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from around the Maltese Islands

Main Religious Sites

Sanctuary of Our Lady of Mellieha

One of the most important places of Marian devotion in Malta is the Marian Sanctuary and its most important part, the Grotto of the Madonna. According to Bible accounts, the apostle Paul crashed in Malta in 60 BC on his way to Rome. St. Paul stayed on the island for three months during which he visited this place. It is also believed that St. Luke, who accompanied St. Paul, on his trip to Rome, painted a unique picture of the Mother of God on the rock. It is a place frequently visited by pilgrims. In the 5th century, the cave was under the care of the Augustinian Order and was consecrated in 409 by a group of bishops as a church. The sanctuary that we can see today was built in various stages from the end of the 16th to the mid 18th century. For many years, and also today, it has been a place frequently visited by pilgrims.

Ta 'Pinu Basilica

The small basilica, located near the town of Gharb,  Gozo, belongs to the most important temples in the country. The present church was built in 1919-1931, on the site of an earlier temple from the 16th century. The origins of the Shrine of Our Lady of ta' Pinu are unknown.  In 1575 the first inquisitor in Malta Pietro Dusina , who was delegated by  the Pope  visit the small church. He found that  it was in a very bad state. He ordered the church to be closed and demolished. Starting the demolition work, the worker who drove the first pickaxe broke his arm. This was considered a miracle and eventually it was decided to leave the ruins intact.

June 22, 1883, followed by events that were considered  supernatural over time. Carmni Grima, a local girl , coming down from the field where she was worked and passing a chapel near the ruins, heard a female  voice ordering her to enter the chapel , saying ''Come in , Come in''. The girl obediently went inside, said a prayer and heard another voice ordering her to say three prayers, Hail Mary, because she will not be able to visit the chapel ever again. After the apparition, the woman became seriously ill for about a year, confiding in her case to a friend - Francesco Portelli, who stated that in the same place he had similar events, as a result of which his mother was healed. They reported their cases to the local bishop, who officially declared their miracle. This created a pilgrimage movement and provoked the church authorities to build a new, present church.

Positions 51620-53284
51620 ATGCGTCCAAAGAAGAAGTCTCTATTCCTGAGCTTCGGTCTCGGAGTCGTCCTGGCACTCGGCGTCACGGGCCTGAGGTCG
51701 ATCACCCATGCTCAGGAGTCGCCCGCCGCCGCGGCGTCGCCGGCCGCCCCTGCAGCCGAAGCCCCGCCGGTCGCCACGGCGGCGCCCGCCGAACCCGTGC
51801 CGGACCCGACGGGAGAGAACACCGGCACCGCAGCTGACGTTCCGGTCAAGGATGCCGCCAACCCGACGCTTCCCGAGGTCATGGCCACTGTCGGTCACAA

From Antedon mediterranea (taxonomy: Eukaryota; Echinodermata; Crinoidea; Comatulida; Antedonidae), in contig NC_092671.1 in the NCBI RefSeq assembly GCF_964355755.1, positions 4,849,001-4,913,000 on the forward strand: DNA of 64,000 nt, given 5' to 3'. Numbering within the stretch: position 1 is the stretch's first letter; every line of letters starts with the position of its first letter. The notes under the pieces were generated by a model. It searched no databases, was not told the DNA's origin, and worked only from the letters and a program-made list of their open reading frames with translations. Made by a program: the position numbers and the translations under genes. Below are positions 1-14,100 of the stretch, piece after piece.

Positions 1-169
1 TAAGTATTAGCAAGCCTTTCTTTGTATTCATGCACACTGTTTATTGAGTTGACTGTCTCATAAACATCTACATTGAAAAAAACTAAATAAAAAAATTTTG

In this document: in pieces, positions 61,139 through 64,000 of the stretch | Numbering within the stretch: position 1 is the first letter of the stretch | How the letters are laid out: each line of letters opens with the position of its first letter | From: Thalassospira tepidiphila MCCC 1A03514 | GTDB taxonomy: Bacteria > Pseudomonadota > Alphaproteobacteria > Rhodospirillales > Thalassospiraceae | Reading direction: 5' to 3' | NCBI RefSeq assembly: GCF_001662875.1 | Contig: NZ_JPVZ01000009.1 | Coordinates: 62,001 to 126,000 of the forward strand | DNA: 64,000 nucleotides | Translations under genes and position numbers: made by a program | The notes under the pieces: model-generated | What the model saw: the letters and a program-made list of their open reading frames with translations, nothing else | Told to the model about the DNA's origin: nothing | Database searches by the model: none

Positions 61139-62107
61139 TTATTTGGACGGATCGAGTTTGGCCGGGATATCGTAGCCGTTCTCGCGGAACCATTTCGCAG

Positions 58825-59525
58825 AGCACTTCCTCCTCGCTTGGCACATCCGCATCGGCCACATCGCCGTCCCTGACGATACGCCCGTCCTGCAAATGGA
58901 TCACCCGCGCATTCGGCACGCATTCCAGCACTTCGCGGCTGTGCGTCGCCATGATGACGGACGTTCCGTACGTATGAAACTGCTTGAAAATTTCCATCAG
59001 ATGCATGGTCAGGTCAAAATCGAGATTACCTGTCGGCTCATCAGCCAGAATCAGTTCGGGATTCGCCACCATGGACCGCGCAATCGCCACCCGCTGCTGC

The temple was completed in 1931, and in 1935 it received the title of minor basilica. In 1958 she was given the current name - Pinu means Filip and commemorates the landowner who in the 16th century gave these lands to the church for the original temple. In May 1990 this place was visited by John Paul II. On 18 April 2010, when visiting Malta, Pope Benedict XVI donated and placed a Golden Rose in front of the devotional image of Our Lady Of Ta' Pinu.

The Mosta Dome

Built in the 19th century, the Church of the Assumption of the Mother of God has the ninth largest unsupported dome in the world and the third largest in Europe. In April 1942, during a raid, the Luftwaffe dropped a bomb that fell through the dome into the interior of the temple, in which there were over 300 faithful. Some people call it happiness, others a miracle, and the third fate did not explode or hurt anyone. Currently, its replica can be seen at the back of the church. Officially, the church is the Basilica of the Assumption of the Virgin Mary since it was elevated to the rank of a minor basilica by the Vatican in July 2018. National holiday Mosta Basilica feast is the most famous celebration in Malta today.

St. Paul’s Island

Take a trip over to a place full of history with a visit to St. Paul’s Island. Enjoy the wonderful views back towards Bugibba and of the island itself when you set sail for this fascinating spot.

It’s believed that Paul the Apostle was on his way to Rome in 60 AD when his boat was shipwrecked. He and the others on board swam to shore, and were looked after by the Maltese people until they were able to continue with their journey. During his stay, Paul introduced the locals to Christianity for the first time.

When you go on a tour to St. Paul’s Island, you’ll be shown the site of the shipwreck in St. Paul’s Bay, before continuing on to the island. Have your camera at the ready as you pass the sheer cliffs that plunge into the sea, and the huge statue of Saint Paul, which was erected in the middle of the 19th century.

Your boat will stop near the statue so you can walk up the path towards it, and snap some more great pictures. Listen to your guide to hear all about the history surrounding Saint Paul’s in
Malta, including stories of Malta’s governor converting to Christianity.

As you get back on the boat to head back to the mainland, soak up the views both out across the Mediterranean and towards Malta’s northern shores.